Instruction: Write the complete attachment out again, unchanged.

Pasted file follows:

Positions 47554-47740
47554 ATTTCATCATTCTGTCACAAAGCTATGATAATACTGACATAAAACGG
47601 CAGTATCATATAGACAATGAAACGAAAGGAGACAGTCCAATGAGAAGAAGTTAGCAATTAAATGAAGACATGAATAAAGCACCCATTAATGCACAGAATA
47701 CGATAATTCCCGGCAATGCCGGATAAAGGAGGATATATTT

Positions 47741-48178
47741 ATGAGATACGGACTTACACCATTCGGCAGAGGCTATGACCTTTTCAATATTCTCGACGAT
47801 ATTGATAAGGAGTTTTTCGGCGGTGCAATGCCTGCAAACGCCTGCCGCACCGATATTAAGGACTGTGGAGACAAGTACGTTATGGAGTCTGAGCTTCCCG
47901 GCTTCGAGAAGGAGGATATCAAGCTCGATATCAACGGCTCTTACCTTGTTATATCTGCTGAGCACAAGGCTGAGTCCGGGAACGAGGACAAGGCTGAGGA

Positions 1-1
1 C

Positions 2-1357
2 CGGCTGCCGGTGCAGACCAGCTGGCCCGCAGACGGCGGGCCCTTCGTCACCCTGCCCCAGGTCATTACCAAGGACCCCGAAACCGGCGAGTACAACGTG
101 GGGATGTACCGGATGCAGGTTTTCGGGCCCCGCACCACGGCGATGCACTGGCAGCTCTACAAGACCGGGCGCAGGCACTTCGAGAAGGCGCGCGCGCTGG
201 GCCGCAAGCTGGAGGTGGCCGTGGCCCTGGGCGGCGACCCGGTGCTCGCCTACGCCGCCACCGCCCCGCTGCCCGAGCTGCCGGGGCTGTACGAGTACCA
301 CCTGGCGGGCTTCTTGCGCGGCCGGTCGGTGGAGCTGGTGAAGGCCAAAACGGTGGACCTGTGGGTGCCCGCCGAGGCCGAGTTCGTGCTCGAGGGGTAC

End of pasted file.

Positions 47554-47740
47554 ATTTCATCATTCTGTCACAAAGCTATGATAATACTGACATAAAACGG
47601 CAGTATCATATAGACAATGAAACGAAAGGAGACAGTCCAATGAGAAGAAGTTAGCAATTAAATGAAGACATGAATAAAGCACCCATTAATGCACAGAATA
47701 CGATAATTCCCGGCAATGCCGGATAAAGGAGGATATATTT

Positions 47741-48178
47741 ATGAGATACGGACTTACACCATTCGGCAGAGGCTATGACCTTTTCAATATTCTCGACGAT
47801 ATTGATAAGGAGTTTTTCGGCGGTGCAATGCCTGCAAACGCCTGCCGCACCGATATTAAGGACTGTGGAGACAAGTACGTTATGGAGTCTGAGCTTCCCG
47901 GCTTCGAGAAGGAGGATATCAAGCTCGATATCAACGGCTCTTACCTTGTTATATCTGCTGAGCACAAGGCTGAGTCCGGGAACGAGGACAAGGCTGAGGA

Positions 1-1
1 C

Positions 2-1357
2 CGGCTGCCGGTGCAGACCAGCTGGCCCGCAGACGGCGGGCCCTTCGTCACCCTGCCCCAGGTCATTACCAAGGACCCCGAAACCGGCGAGTACAACGTG
101 GGGATGTACCGGATGCAGGTTTTCGGGCCCCGCACCACGGCGATGCACTGGCAGCTCTACAAGACCGGGCGCAGGCACTTCGAGAAGGCGCGCGCGCTGG
201 GCCGCAAGCTGGAGGTGGCCGTGGCCCTGGGCGGCGACCCGGTGCTCGCCTACGCCGCCACCGCCCCGCTGCCCGAGCTGCCGGGGCTGTACGAGTACCA
301 CCTGGCGGGCTTCTTGCGCGGCCGGTCGGTGGAGCTGGTGAAGGCCAAAACGGTGGACCTGTGGGTGCCCGCCGAGGCCGAGTTCGTGCTCGAGGGGTAC